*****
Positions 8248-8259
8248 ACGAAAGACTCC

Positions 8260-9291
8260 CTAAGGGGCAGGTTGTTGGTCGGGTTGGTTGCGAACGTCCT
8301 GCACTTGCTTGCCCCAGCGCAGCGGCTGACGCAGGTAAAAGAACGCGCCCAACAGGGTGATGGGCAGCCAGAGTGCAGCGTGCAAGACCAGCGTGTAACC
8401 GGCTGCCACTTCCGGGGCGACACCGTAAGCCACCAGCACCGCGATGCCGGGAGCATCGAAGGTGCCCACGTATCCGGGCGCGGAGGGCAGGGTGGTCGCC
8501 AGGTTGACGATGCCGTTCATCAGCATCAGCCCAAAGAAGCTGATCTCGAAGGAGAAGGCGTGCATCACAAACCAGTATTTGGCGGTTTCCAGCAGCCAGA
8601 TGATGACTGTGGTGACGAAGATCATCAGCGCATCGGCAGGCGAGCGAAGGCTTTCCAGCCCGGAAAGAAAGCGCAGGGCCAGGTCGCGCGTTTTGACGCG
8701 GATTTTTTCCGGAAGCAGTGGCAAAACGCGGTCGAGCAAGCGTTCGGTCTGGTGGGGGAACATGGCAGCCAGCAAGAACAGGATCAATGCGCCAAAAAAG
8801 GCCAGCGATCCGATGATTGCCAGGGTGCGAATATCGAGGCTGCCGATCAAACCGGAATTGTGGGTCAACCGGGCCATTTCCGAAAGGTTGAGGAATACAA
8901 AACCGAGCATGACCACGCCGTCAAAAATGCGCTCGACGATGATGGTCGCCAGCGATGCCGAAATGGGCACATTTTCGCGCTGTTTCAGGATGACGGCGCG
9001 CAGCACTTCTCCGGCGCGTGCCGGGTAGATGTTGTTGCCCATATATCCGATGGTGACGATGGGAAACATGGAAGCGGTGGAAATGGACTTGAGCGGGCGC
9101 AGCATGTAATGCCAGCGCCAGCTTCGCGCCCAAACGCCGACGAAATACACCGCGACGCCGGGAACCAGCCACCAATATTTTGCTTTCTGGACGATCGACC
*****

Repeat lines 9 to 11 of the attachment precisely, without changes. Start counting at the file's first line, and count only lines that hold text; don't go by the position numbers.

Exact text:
8701 GATTTTTTCCGGAAGCAGTGGCAAAACGCGGTCGAGCAAGCGTTCGGTCTGGTGGGGGAACATGGCAGCCAGCAAGAACAGGATCAATGCGCCAAAAAAG
8801 GCCAGCGATCCGATGATTGCCAGGGTGCGAATATCGAGGCTGCCGATCAAACCGGAATTGTGGGTCAACCGGGCCATTTCCGAAAGGTTGAGGAATACAA
8901 AACCGAGCATGACCACGCCGTCAAAAATGCGCTCGACGATGATGGTCGCCAGCGATGCCGAAATGGGCACATTTTCGCGCTGTTTCAGGATGACGGCGCG